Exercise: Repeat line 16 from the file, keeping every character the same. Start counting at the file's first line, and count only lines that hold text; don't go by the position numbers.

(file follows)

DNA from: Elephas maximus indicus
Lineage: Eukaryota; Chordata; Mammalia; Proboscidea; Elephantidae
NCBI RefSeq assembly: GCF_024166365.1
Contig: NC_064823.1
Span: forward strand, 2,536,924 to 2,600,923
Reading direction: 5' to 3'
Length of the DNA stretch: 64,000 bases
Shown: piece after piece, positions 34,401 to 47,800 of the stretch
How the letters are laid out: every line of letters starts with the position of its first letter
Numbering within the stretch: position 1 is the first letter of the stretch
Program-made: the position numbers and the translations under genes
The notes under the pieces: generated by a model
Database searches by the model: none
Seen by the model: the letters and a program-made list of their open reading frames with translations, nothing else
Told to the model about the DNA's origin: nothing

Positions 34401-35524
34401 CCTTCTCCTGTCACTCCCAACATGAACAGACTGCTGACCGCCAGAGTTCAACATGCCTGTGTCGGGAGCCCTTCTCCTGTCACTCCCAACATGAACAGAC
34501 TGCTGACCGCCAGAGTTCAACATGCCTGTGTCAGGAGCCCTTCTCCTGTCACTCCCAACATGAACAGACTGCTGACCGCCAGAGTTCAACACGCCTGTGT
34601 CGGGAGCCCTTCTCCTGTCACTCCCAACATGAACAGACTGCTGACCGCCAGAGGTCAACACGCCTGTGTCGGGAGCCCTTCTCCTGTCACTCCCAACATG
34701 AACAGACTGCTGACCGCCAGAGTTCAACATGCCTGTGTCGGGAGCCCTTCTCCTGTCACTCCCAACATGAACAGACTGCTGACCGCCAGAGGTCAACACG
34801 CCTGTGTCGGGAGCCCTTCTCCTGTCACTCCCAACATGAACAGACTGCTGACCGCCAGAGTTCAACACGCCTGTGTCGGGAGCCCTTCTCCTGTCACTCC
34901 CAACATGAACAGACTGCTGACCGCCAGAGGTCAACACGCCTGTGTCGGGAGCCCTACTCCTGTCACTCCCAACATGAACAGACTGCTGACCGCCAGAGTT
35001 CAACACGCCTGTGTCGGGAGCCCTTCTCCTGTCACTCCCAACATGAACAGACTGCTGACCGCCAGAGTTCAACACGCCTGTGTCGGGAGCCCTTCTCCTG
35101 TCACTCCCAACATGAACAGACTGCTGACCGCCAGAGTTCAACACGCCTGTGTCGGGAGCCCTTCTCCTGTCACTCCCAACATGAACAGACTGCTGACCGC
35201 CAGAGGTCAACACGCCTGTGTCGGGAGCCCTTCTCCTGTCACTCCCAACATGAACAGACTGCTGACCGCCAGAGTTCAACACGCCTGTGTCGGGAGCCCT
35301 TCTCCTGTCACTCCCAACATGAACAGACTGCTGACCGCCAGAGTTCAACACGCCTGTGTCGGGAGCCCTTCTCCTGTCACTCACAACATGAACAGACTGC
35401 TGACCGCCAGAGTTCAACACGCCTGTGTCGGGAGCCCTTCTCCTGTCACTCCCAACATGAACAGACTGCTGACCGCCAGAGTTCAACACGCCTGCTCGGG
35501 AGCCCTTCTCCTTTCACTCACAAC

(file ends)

Positions 34401-35524